Fans of pro wrestler Hulk Hogan, fine European art and the off-beat "Far Side" comic may find they have something in common when they look under the Christmas tree this year: a 1986 calendar.
Holiday shoppers are finding calendars to follow just about every American fad, and can fall back on cats, horses or nature scenes for the less trendy people on their gift lists.
"Calendars have become a statement for people," said Ed Malinowski, president of the New York-based U.S.A. Book Expo. "They're as popular as bumper stickers and T-shirts."
Calendar sales peak in the Christmas season, because of the approaching new year and because, priced generally under $20, they make relatively inexpensive gifts, said Dana Tyson, a spokeswoman for Waldenbooks.
Not surprisingly, she said, calendar pages reflect the latest trends.
Cabbage Patch calendars, for instance, were quickly cleaned off the shelves two years ago when the craze for the dolls was at its peak.
This year, "Miami Vice" calendars are moving faster than the Ferrari that transports the flashy cops on the hit television show. "It could be a record-breaker," Tyson said of the calendar, which tops the list of requests at the nationwide bookstore chain.
For those who prefer marking time with the voluptuous Joan Collins or her sister stars of the night-time soaps, there are "Dynasty" and "Dallas" calendars, both selling well, Tyson said.
Not all calendars latch onto fads that may fade before the last page is torn off.
Perennially popular are those picturing Sports Illustrated's swimsuit models, the Sierra Club wilderness photo series and "Far Side" cartoonist Gary Larson's weirdly philosophical animals.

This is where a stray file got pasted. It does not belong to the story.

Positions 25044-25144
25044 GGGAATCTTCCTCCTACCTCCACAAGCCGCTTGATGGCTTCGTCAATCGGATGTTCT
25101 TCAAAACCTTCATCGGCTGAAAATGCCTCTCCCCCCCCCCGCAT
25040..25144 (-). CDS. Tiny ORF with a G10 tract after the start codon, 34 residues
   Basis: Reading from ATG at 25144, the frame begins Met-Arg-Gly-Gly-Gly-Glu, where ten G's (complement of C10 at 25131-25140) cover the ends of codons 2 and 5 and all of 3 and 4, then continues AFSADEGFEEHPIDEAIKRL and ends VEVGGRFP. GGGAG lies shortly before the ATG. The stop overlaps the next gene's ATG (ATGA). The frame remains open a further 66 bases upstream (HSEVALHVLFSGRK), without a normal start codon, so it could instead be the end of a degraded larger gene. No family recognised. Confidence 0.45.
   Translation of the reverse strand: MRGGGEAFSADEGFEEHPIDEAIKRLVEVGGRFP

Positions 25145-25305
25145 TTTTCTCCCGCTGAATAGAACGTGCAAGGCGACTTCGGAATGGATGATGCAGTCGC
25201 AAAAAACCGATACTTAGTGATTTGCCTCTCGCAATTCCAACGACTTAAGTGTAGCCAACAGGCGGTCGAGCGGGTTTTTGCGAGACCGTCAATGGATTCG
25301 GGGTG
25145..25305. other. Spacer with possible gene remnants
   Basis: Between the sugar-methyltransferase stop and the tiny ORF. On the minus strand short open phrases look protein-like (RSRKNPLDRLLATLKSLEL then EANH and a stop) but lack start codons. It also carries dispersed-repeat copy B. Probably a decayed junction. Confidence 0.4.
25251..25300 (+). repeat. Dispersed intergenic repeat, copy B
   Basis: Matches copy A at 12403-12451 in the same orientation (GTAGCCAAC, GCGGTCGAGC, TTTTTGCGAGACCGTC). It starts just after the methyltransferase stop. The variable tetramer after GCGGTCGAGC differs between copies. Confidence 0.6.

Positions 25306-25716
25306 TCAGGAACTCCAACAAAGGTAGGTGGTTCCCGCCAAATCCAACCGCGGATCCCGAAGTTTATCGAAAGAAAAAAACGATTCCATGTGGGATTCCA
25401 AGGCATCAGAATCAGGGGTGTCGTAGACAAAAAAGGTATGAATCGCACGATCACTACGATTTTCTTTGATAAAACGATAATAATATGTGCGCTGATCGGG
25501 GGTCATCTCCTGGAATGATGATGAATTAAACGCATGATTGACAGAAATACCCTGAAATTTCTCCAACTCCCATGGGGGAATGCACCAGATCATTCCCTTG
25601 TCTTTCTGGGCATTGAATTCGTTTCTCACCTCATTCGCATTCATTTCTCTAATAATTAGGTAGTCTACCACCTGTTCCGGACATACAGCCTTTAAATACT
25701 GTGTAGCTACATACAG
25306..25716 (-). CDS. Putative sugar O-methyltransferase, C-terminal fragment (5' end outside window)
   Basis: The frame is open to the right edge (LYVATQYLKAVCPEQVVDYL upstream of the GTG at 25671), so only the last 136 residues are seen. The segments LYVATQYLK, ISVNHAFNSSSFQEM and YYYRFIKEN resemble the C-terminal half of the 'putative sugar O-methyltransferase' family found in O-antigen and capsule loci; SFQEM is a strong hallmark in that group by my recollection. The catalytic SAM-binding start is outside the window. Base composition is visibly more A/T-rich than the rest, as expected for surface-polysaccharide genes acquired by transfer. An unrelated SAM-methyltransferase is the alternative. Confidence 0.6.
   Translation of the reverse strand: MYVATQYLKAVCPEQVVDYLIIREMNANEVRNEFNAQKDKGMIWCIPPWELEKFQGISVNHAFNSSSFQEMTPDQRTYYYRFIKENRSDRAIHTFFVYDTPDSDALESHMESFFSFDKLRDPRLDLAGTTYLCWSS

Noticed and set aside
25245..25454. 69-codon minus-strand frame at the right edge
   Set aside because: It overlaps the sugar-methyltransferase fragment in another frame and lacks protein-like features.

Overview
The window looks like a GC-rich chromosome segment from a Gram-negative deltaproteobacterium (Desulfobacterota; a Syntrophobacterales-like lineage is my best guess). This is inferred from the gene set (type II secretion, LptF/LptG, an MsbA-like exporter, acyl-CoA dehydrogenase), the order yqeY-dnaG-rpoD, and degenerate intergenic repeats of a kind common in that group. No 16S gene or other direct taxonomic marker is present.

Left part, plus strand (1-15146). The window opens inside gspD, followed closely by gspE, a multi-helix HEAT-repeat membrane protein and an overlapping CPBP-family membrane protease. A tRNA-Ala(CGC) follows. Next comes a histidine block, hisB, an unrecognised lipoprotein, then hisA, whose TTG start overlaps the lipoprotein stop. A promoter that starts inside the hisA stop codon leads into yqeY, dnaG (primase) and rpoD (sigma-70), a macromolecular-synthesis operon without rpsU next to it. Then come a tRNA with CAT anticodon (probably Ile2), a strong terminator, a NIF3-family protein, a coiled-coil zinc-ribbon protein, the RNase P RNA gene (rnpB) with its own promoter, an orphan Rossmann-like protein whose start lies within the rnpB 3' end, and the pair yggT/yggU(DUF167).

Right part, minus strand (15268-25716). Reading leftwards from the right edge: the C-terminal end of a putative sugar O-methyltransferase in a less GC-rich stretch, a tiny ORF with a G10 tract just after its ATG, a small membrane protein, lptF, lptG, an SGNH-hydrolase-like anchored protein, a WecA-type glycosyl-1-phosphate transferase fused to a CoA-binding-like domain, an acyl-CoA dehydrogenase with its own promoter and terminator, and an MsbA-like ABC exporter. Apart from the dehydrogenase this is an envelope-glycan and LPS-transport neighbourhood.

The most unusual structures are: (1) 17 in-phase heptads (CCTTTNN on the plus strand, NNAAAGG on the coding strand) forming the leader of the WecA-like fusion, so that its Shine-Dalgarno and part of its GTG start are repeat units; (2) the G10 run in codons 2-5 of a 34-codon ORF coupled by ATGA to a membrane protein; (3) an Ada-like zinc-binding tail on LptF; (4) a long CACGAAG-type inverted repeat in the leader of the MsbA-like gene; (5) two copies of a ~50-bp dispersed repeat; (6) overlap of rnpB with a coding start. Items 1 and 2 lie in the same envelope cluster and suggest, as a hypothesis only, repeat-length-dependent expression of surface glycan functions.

Sports fans can hang up Hulk Hogan of the pro-wrestling circuit or a women golfers calendar that includes several revealing shots of Jan Stephenson.
For $90, there are calendars featuring art reproductions from Europe, and for those scared off by that price tag, there's novelist Stephen King's "Year of Fear" calendar.
In all, said Malinowski, calendar sales reached nearly half a billion in 1984, and are up 20% to 30% this year. One reason for the wide selection, he said, is that all it takes to get into the calendar business is an idea and access to a print shop.
The variety of wall calendars is likely to increase for another three or four years, said Nick Clemente, executive vice president of Price-Stearn-Sloan publishing in Los Angeles.
Clemente said the desk calendar market is already saturated, but Malinowski held out hope for growth in the area of organizers, which combine appointment books with note pads, pen holders or calculators.
"All these yuppies are into planning," he said.